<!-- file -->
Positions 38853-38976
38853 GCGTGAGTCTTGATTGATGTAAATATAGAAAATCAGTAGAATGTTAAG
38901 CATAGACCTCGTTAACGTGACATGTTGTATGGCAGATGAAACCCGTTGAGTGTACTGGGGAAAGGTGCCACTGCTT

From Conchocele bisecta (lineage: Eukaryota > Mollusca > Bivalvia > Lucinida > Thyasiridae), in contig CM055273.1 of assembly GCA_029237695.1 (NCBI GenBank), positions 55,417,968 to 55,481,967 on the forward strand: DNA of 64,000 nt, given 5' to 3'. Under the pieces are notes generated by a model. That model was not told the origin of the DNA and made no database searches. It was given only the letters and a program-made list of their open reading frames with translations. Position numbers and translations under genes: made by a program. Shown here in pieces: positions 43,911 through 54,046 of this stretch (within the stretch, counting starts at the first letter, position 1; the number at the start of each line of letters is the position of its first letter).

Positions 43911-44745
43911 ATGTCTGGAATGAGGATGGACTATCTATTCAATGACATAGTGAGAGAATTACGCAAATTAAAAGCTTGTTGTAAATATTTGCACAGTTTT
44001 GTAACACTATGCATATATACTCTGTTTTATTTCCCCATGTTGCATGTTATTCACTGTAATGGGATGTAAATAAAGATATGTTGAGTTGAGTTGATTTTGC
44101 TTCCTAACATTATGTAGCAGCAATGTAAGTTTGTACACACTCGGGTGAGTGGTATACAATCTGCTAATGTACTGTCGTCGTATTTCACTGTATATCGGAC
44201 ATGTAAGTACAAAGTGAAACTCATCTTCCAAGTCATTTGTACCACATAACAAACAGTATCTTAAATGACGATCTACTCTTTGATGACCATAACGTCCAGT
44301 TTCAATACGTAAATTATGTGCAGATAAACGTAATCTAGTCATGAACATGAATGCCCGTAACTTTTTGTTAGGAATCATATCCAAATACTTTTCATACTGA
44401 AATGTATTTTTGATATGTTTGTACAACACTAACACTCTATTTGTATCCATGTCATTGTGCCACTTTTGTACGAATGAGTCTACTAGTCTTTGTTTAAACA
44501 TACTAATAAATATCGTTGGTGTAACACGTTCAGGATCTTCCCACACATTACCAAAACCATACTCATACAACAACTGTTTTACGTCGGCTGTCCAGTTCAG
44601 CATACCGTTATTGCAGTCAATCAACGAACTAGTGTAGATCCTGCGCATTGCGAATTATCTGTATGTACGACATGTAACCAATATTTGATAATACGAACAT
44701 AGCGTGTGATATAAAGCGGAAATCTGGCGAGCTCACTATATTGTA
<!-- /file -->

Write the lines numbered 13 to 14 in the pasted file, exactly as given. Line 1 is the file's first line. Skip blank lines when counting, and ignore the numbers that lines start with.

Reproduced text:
44601 CATACCGTTATTGCAGTCAATCAACGAACTAGTGTAGATCCTGCGCATTGCGAATTATCTGTATGTACGACATGTAACCAATATTTGATAATACGAACAT
44701 AGCGTGTGATATAAAGCGGAAATCTGGCGAGCTCACTATATTGTA